Getting Started with Statistics

Bar of Soap
ID: XXXX / Time required
45 minutes

Activity Overview

In this activity, students investigate the decay over a three-week period of a bar of soap. While a quadratic model was hypothesised initially, the data over most of the period was surprisingly linear. Students explore, analyse and interpret the data provided using a variety of statistical tools and methods.

Concepts

• Data organisation and display, regression, residuals and interpretation.

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Teacher Preparation

This investigation offers opportunities for students to explore a set of data using a variety of statistical tools and methods, with a particular focus upon regression and residuals. As such, care should be taken to provide ample time for ALL students to engage actively with the requirements of the task, allowing some who may have missed aspects of earlier work the opportunity to build new and deeper understanding.

• This activity can serve to consolidate earlier work on data analysis. Itoffers a suitable introduction to further study of regression methods and residuals.
• Begin by discussing how students’ own experiences and assumptions regarding the decay of a bar of soap over time.
• The screenshots on pagesX–X (top) demonstrate expected student results.
Refer to the screenshots on page X (bottom) for a preview of the student .tns file.
• To download the .tns file, go to and enter “XXXX” in the search box.

Classroom Management

• This activity is intended to be student-centered.You should seat your students in pairs so they can work cooperatively on their handhelds. Use the following pages to present the material to the class and encourage discussion. Students will exploreusing their handhelds; the majority of the ideas and concepts are presented in their TI-Nspire document; be sure to cover all the material necessary for students’ total comprehension.
• Students can either record their answers on the handheld or you may wish to have the class record their answers on a separate sheet of paper.

TI-Nspire™Applications

Graphs & Geometry,Notes, Calculator

Step 1:Students should be encouraged to share what they believe concerning the way that a bar of soap will wear over time, and discuss ways in which they might test their ideas. The collected data may serve as a starting point for students to go on and collect their own data. /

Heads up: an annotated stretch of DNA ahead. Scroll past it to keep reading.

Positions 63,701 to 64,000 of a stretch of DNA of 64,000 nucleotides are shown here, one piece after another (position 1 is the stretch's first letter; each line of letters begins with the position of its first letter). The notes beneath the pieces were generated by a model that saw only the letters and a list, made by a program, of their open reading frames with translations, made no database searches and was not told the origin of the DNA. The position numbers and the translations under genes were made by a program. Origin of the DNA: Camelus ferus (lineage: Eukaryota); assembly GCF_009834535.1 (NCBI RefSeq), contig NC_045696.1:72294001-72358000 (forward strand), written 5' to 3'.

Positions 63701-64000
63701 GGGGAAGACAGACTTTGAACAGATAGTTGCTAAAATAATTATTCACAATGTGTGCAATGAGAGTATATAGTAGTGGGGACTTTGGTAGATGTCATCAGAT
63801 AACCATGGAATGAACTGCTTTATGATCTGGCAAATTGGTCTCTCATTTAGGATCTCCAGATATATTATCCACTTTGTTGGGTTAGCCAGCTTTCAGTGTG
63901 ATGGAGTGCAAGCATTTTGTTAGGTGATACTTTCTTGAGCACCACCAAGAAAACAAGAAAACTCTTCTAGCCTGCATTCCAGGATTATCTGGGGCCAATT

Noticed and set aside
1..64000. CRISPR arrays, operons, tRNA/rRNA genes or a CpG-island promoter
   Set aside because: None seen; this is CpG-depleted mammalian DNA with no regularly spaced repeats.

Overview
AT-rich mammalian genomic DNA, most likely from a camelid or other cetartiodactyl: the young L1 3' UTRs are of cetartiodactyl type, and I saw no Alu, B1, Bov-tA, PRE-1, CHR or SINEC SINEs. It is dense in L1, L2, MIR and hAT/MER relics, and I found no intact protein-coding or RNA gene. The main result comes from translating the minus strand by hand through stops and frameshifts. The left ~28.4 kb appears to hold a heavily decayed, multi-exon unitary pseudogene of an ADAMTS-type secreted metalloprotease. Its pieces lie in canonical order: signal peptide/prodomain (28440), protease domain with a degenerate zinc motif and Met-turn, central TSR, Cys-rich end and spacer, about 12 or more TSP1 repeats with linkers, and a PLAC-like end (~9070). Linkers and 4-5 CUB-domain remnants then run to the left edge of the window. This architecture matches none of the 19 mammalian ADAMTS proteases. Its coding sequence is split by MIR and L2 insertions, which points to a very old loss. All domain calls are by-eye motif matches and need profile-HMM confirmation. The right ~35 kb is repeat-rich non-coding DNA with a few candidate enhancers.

Step 2:Students should first discuss their interpretation of the numerical data, and then use the Quick Graph facility to view and discuss the plot of this data. It is important that informal attempts at interpretation are made at this stage, as the students come up with ideas and theories concerning the physical phenomena associated with the data. /
Step 3:The movable line facility is an important way for students to physically get a feel for the data, and allows an element of challenge, as students compete in their attempts to find the line which offers the least sum of squares – i.e. the line of best fit. The Show Residual Squares option supports this well. /
Step 4: After manually attempting to find their own lines of best fit, students should then be encouraged to compare and contrast the formal regression procedures, and to attempt some critique of these. While a median-median line will be less affected by outliers (where they exist), in this case the standard linear regression gives a slightly better result – perhaps due to an averaging effect of the “errors” at each end of the data? /
Step 5:After carrying out the statistical regression procedure using Lists & Spreadsheet, students may easily view the residual plot and observe a strong pattern for the linear model. They should then be asked to conjecture the likelihood of a better model and to justify their choice. The quadratic model appears well chosen: least-squares regression on days vs the square root of weight gives an amazingly small result, and the residual range is similarly smaller than for the linear model.
Step 6:Finally students should be encouraged to “put it all together” – recommend a “best regression model”, justify their recommendation and then carefully describe the physical situation in their own words using what they have learned from their statistical analysis.
EXTENSION
Students may be encouraged to gather their own data and perhaps pool this in order to get a more viable data set and draw further conslusions. /

Bar of Soap – ID: XXXX
(Student)TI-Nspire File:StatActXX_Bar_of_Soap_EN.tns